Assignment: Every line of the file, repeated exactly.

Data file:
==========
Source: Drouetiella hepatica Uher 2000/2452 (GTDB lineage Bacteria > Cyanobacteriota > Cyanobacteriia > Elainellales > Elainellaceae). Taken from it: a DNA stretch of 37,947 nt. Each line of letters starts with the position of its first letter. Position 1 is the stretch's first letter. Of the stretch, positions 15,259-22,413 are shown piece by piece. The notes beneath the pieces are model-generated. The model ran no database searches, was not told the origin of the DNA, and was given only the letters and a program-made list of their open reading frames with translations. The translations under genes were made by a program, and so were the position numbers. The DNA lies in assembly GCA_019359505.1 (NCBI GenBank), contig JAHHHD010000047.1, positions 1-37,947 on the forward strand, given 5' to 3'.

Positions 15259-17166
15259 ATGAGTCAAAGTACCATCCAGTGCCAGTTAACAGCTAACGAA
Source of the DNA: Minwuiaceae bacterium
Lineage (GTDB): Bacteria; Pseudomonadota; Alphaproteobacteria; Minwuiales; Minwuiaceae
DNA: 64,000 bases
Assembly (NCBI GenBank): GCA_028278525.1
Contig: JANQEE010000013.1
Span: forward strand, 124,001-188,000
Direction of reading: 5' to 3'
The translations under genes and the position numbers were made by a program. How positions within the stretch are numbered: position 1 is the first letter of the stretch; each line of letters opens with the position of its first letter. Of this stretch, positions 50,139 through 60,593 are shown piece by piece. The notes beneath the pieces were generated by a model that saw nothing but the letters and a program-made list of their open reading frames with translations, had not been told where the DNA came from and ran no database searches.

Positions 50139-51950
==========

Source: Drouetiella hepatica Uher 2000/2452 (GTDB lineage Bacteria > Cyanobacteriota > Cyanobacteriia > Elainellales > Elainellaceae). Taken from it: a DNA stretch of 37,947 nt. Each line of letters starts with the position of its first letter. Position 1 is the stretch's first letter. Of the stretch, positions 15,259-22,413 are shown piece by piece. The notes beneath the pieces are model-generated. The model ran no database searches, was not told the origin of the DNA, and was given only the letters and a program-made list of their open reading frames with translations. The translations under genes were made by a program, and so were the position numbers. The DNA lies in assembly GCA_019359505.1 (NCBI GenBank), contig JAHHHD010000047.1, positions 1-37,947 on the forward strand, given 5' to 3'.

Positions 15259-17166
15259 ATGAGTCAAAGTACCATCCAGTGCCAGTTAACAGCTAACGAA
Source of the DNA: Minwuiaceae bacterium
Lineage (GTDB): Bacteria; Pseudomonadota; Alphaproteobacteria; Minwuiales; Minwuiaceae
DNA: 64,000 bases
Assembly (NCBI GenBank): GCA_028278525.1
Contig: JANQEE010000013.1
Span: forward strand, 124,001-188,000
Direction of reading: 5' to 3'
The translations under genes and the position numbers were made by a program. How positions within the stretch are numbered: position 1 is the first letter of the stretch; each line of letters opens with the position of its first letter. Of this stretch, positions 50,139 through 60,593 are shown piece by piece. The notes beneath the pieces were generated by a model that saw nothing but the letters and a program-made list of their open reading frames with translations, had not been told where the DNA came from and ran no database searches.

Positions 50139-51950